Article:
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CD Cover - Ghosts

Ghosts - Klavier K11150

Philharmonia à Vent/ Boyd

Available from Klavier Music Productions or any record shop

Title Year Composer Duration
Morning Music1987Richard Rodney Bennett15.57
Ghosts2000Stephen McNeff20.54
Capriccio1932/1973Gustav Holst5.15
L'Homme Armé2003Christopher Marshall17.53

In the same week that I learned of the withdrawal of my repertoire disc with the RCM Wind Orchestra of works by Sallinen, Roxburgh, Holloway, Bingham and Casken, I learned of the release of a disc with three of my commissions, so you win some and you lose some!

This is a terrific disc (I am biased of course), particularly for the very American up-front performances by Philharmonia à Vent conducted by John Boyd, and the incredibly informative and often very amusing sleeve-notes by Giles Easterbrook. One correction needs to be made at the outset; Giles claims to have been sitting next to me during the world première of Bennett's Morning Music. Maybe he fell asleep during Hello Dolly and did not notice me slipping onto the podium to conduct the Northshore Concert Band.

In addition to a frustratingly short snippet of Gustav Holst, the disc contains three sets of variations which I commissioned over the past two decades. The Bennett I commissioned for the Boston WASBE in 1987, the Marshall for WASBE in Sweden in 2003, and the McNeff for a BASBWE Conference in 2002. It is good to hear Bennett's Morning Music in another interpretation, clean and crisp, with some superb playing and careful controlled rubato and balance. I still believe that this is one of the finest works of the last twenty five years, closely constructed and argued, lyrical, wonderfully scored, lyrical and singable despite being basically a serial work.

Ghosts is a wonderfully inventive piece, a set of seven variations on a Haunting theme with an Epilogue. Written for school or amateur groups, the composer suggests disarmingly that you can leave any variations which are too difficult, and each stands alone - the result is a kind of wind band Enigma Variations. Here John Boyd's approach pays huge dividends in the clarity and brilliance of articulation, emphasising the wit and spontaneity of this theatrical piece.

If Ghosts looks back in its characterisations to Elgar, L'Homme Armé is loosely built on the Symphonic Variations by Dvorak. Giles writes winningly of the political messages, the musical devices and the influences from jazz, Maori war chant and funeral march. Here I actually find the American approach unyielding and harsh. Those repeated jazz-inflected tags in the first variation I really do not need to hear hurled at me, though I suspect the composer prefers it to my laid back version. I loved the hazy ghosting in variation three, and there are fine solos throughout, especially here by alto saxophone and piccolo, later by euphonium and solo trumpets. The Haka lacks passion, it is too tidy and organised; John has probably never viewed the All Blacks' war cry before they pummel the Brits into submission at rugger. In fact a lot of the playing is very tidy and accurate, so that sometimes we lose the phrasing and the line which are two of my obsessions. The Ländler movement is wonderfully played but to my taste lacks freedom and forward movement, with the 12/16 and the little Shostakovich march a little staid and pedantic, but it is fascinating again to hear a completely different interpretation.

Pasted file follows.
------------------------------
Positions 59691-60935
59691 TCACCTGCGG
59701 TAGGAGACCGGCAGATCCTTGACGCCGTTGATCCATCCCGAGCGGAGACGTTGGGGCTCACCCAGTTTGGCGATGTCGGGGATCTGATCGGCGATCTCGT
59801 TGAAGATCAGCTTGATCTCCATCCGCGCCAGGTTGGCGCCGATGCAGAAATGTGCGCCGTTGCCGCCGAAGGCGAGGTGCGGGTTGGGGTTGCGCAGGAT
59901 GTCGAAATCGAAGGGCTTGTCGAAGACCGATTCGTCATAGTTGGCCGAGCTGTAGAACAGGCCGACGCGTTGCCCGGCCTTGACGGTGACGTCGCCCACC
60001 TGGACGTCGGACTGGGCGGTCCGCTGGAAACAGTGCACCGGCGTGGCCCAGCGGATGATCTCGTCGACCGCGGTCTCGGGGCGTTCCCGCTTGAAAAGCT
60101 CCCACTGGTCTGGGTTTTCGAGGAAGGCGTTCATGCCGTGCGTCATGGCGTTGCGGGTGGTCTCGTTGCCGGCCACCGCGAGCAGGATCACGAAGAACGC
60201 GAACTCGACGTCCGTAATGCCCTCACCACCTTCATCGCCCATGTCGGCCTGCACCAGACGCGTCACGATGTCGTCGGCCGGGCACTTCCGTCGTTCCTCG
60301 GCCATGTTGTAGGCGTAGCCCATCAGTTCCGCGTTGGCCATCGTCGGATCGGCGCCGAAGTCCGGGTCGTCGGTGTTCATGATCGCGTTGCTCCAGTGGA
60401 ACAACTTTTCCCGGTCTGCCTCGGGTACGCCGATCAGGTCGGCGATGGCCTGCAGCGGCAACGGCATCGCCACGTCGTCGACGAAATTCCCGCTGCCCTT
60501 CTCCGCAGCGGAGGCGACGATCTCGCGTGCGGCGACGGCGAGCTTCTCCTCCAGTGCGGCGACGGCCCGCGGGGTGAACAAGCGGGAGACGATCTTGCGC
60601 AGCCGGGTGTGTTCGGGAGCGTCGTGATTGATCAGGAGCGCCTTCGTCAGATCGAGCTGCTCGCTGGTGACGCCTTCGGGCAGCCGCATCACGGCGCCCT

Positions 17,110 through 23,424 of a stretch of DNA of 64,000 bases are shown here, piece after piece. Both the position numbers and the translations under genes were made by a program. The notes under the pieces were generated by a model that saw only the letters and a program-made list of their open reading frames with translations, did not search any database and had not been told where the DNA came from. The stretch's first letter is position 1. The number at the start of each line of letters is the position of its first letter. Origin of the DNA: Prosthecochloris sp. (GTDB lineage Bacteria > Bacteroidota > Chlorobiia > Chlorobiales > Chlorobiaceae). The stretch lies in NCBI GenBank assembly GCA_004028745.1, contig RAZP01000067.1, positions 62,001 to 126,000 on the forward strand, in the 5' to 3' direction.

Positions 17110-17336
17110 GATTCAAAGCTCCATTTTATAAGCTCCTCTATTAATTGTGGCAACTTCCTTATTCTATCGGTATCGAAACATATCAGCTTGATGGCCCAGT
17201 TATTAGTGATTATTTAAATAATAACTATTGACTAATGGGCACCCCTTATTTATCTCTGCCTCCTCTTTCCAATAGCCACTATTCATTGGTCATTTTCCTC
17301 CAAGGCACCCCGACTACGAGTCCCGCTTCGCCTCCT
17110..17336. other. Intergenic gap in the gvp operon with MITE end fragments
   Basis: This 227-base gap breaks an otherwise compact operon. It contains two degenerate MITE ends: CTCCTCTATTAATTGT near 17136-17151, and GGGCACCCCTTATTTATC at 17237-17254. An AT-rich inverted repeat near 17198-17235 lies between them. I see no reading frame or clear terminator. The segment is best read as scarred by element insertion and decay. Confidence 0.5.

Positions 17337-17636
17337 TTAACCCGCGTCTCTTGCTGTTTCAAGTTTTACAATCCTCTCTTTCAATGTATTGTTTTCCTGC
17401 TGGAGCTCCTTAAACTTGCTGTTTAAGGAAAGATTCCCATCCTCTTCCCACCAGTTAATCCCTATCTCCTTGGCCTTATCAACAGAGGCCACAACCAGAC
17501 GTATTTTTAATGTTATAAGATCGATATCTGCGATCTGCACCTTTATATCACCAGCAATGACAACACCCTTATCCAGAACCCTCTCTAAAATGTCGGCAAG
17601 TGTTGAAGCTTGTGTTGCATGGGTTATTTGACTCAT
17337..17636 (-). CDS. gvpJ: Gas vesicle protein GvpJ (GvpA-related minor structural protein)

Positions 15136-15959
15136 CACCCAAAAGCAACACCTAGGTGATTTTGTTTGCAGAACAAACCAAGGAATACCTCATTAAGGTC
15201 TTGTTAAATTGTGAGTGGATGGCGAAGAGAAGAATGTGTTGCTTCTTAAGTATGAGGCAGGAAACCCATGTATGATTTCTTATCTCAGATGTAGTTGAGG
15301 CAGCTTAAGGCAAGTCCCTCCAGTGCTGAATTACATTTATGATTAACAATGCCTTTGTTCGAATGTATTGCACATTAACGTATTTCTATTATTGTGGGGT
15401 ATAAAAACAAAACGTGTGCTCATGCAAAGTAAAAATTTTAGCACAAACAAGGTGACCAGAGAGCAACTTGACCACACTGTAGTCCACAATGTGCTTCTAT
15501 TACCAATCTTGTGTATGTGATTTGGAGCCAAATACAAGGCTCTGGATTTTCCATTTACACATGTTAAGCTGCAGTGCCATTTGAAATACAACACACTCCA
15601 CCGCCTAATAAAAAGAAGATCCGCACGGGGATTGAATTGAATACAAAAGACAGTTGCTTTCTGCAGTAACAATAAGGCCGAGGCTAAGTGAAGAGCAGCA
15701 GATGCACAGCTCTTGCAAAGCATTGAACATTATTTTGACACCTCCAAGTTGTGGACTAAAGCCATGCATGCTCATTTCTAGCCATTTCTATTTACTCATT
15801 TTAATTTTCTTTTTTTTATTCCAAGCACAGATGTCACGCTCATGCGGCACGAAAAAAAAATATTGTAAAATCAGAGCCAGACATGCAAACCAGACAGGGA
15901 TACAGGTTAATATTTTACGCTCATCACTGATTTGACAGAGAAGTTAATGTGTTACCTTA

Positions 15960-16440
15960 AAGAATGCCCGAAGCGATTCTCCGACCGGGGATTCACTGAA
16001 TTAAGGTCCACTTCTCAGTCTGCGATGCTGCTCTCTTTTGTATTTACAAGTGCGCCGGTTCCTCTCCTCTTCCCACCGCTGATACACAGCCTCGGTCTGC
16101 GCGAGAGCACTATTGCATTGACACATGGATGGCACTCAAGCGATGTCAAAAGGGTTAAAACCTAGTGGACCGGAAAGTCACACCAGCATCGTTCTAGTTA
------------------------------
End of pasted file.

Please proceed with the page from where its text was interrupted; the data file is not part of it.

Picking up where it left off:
My big caveat is over the canons near the beginning of the finale which I think only work in the tutti if everyone is showing a really vocal phrasing. That said, one can only sit back and admire the individual expertise of John's handling of the sometimes dense orchestration and also his skill in managing those devilish time changes.

The new (to me) work on the disc is John Boyd's expert transcription of Holst's Capriccio, originally written for what Giles describes as a curious hybrid beast, half wind band-half orchestra, that was Shilkret's radio orchestra... not actually a wind piece... more a basis for negotiation. Snippets of folk like material, of marches, reminiscences of Hammersmith and The Songs without Words make this a fascinating kaleidoscope of ideas, deftly woven into a too-short five minute piece.

This then is a first rate recording of three major works, all in variation form, easy yet intriguing listening, with a bonus of unknown Holst.